Alarming Rise of Voice Cloning Fraud Targeting the Elderly through AI

A concerned woman was distressed upon hearing her daughter crying during a phone call where a man claimed to have kidnapped the girl and demanded a ransom. 

However, the voice tone of the girl did not sound genuine; it was generated using artificial intelligence technology in an attempt to deceive the mother. 

This alarming issue highlights the current proliferation of this technology.

Experts indicate that the greatest danger of artificial intelligence lies in its ability to blur the line between truth and fiction, providing criminals with effective and inexpensive tools. 

US authorities have expressed concerns about recent phone scam operations that utilize AI-based voice cloning tools readily available on the internet.

Jennifer D'Stefano, a mother residing in Arizona, received a call where she heard a voice saying, "Help me, Mom, please help me." She believed it was her fifteen-year-old daughter's voice, who had gone out for skiing. Speaking to a local television station in April 2023, she said, "The voice matched my daughter's tone and the way she cries. I never doubted for a moment that it might not be her."

The fraudster, calling from an unknown number, demanded one million dollars in exchange for the girl's release.

Currently, the relevant authorities are investigating this incident, which quickly came to a peaceful end after D'Stefano managed to communicate with her daughter. It shed light on potential fraud operations facilitated by internet criminals using artificial intelligence programs.

Highly convincing impersonation operations have emerged.

In an interview with Agence France-Presse, Waseem Khalid, the CEO of "Blackbird AI," asserts that "voice cloning through artificial intelligence, which has become nearly indistinguishable from human voices, enables malicious individuals to obtain information and extort money from victims more effectively than before."

Numerous free applications available online allow the replication of someone's voice using an AI-based program, based on a short recording of their voice. Fraudsters can obtain similar recordings from publicly available content of their victims on the internet.

Khalid states, "By utilizing a short voice recording, a cloned voice can be created using artificial intelligence to leave messages and voice clips claiming to be from the victim. The cloned voice can also be used as a modified voice during live calls, as fraudsters mimic different accents and imitate the victim's speech patterns," confirming that this technology "enables the creation of highly convincing impersonation operations."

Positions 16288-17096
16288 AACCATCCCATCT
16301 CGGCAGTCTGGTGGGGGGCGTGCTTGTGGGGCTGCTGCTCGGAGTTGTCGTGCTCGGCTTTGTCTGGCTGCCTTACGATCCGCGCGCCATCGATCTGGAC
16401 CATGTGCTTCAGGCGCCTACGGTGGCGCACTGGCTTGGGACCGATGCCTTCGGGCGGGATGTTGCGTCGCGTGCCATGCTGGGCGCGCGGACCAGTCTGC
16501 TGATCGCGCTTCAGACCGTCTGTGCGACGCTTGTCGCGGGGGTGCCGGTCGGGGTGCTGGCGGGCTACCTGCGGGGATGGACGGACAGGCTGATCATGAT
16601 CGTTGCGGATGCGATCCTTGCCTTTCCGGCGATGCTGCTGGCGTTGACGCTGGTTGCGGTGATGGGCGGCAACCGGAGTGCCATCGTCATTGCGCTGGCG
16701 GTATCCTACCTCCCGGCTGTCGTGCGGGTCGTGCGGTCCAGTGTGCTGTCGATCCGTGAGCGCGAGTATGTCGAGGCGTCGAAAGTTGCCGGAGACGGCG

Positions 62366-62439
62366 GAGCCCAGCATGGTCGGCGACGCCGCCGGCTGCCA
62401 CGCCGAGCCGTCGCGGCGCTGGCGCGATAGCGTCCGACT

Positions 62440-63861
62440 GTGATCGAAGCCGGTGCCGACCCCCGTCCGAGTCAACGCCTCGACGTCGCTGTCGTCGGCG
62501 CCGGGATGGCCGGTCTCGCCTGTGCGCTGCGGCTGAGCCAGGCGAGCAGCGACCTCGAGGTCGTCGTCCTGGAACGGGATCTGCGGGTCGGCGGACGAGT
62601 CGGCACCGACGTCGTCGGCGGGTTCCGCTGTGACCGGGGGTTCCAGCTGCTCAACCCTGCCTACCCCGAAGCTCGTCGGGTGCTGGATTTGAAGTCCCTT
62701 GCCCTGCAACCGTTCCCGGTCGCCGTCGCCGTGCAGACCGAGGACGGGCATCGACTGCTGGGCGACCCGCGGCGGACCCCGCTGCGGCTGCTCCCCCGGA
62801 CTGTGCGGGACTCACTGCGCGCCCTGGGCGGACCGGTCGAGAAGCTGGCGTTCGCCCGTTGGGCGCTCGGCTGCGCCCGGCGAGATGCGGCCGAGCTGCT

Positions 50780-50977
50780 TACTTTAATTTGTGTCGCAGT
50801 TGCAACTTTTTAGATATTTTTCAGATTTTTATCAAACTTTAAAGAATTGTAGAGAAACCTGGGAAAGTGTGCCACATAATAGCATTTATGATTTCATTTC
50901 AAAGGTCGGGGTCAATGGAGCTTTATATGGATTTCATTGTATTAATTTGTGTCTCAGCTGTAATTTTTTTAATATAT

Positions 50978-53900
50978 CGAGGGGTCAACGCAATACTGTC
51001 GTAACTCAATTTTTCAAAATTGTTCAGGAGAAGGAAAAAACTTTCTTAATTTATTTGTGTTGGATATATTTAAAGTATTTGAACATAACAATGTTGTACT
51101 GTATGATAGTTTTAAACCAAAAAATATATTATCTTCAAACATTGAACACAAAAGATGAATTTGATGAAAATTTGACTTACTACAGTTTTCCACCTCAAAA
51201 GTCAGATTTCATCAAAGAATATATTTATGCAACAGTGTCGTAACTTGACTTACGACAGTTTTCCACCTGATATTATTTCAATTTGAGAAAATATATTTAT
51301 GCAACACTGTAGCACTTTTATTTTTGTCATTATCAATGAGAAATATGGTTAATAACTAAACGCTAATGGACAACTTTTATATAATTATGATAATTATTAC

A survey conducted among approximately 7,000 individuals in nine countries, including the United States, revealed that one in four people has been targeted by an AI-based voice scam attempt or knows someone who has experienced a similar incident. 

According to the survey published last month, seventy percent of respondents stated that they were unsure of their ability to distinguish between a real voice and a cloned voice.

US authorities recently issued a warning about the increasing "fraud targeting older adults," with the Federal Trade Commission stating in its alert, "You may receive a call where you hear the voice of your panicked grandchild, claiming to be in a dire situation after a car accident and being detained by the police, but you can help them by sending money."

In the comments posted under the US committee's warning, a significant number of elderly individuals mentioned being deceived using this method.

The victims of these fraud operations are often so convinced by what they hear that they begin collecting money and may even consider mortgaging their houses before realizing it is all a scam.

Hani Fareed, a professor at the School of Information at the University of California, Berkeley, states in an interview with Agence France-Presse that the ease of voice cloning means that "every internet user is at risk." He emphasizes that "these fraud operations are on the rise."

Startup company "ElevenLabs" was forced to acknowledge that their AI-based voice cloning tool can be used for malicious purposes after several internet users published a fake clip of actress Emma Watson reading excerpts from Adolf Hitler's book "Mein Kampf."

Gal Tal Hershkovitz, an executive at "Team 8," a technology investment firm, says, "We are rapidly approaching a stage where we can no longer trust the content published online, and we will need new technologies to ensure that the person we believe we are talking to (over the phone) is indeed the person we are communicating with."

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